Look To Banks For Tips On Fees
WESTLAKE VILLAGE, Calif.-With credit unions likely adding more fees in 2011 to compensate for growing revenue pressures, there are ways to soften the impact and keep member satisfaction high — just ask the banks.
Some banks are doing a good job of introducing new fees and adjusting others while keeping customers happy, according to the 2011 J.D. Power and Associates Retail Banking Satisfaction Study. Michael Beird, director of banking services practice, shared during a recent Bankerstuff webinar some best practices of banks that are taking a little more from their customers without getting back less on satisfaction scores.
Beird pointed out that fee structure stability improves customer satisfaction and also limits the occurrence of fee-related problems, noting that customers who had their fee structures changed in the last 12 months, compared with those who did not, were more than twice as likely to report a problem. "Things go better when they know what to expect each month," he said.
The study showed that when customers were notified in advance of the new fee or fee change that satisfaction levels were much higher (84% vs. 16%).
But Beird emphasized that the notice must be more than statement stuffers or statement disclosures.
"Customers will find out eventually, we might as well proactively tell them. That means talking to them when they come into a branch, posting signage, and having flyers. It sounds like we are promoting a negative message, but in reality we are just preparing customers so they won't be surprised."
More importantly, added Beird, the financial institution is encouraging customers to ask questions, such as are there things they can do to avoid fees, such as taking additional products or services. "It is better to have this discussion with customers well in advance of the fee rather than waiting until customers get hit with the fee and have them come in upset. You are then dealing with a problem rather than an opportunity."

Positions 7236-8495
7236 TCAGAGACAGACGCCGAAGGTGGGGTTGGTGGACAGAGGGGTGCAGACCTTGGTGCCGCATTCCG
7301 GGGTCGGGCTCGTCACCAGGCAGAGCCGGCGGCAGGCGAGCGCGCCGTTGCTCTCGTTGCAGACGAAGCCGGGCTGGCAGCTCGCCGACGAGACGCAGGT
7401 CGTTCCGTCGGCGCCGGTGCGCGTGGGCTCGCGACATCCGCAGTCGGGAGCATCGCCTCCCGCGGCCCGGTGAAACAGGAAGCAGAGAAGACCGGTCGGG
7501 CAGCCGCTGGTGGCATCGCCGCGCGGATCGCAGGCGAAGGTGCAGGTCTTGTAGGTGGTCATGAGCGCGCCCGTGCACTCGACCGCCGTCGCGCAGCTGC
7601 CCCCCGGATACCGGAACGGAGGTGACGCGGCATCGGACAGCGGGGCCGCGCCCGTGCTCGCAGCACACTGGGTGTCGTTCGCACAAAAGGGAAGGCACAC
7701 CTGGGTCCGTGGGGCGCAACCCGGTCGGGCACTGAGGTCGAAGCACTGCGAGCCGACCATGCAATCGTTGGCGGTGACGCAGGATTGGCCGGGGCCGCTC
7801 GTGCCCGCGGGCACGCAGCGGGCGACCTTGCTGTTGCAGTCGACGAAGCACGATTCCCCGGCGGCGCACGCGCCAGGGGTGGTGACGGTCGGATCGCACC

Proactive Discussion Allows For Cross Selling
Being proactive in the fee discussion allows the financial institution to talk about additional services, but it should be services that meet individual needs. The study showed that customers who felt their bank identified their needs returned extremely high satisfaction scores. "Having that discussion about fees is not something front-line employees relish. But having that talk alongside a discussion about the customer's needs makes that conversation easier and drives down fee-related problems. It ensures the customer walks away with a much better understanding of the fee or service charge."
The key point to banks doing a good job of keeping customers happy while adjusting fees, said Beird, is that there is no benefit to the customer not having a complete understanding of the charge. Anything less than complete understanding puts the financial institution "behind the eight-ball. So it's about ensuring there is consistency, clarity, and understanding."
With that logic in mind, Beird urged bankers considering fee changes to take a long-term view of the need for additional revenue, make the move once, and keep fees stable for as long as possible. "Changing your fee structure multiple times is like death (to the bank) by 1,000 cuts. Customers get bad news on top of bad news and they eventually dread seeing the envelope form the bank."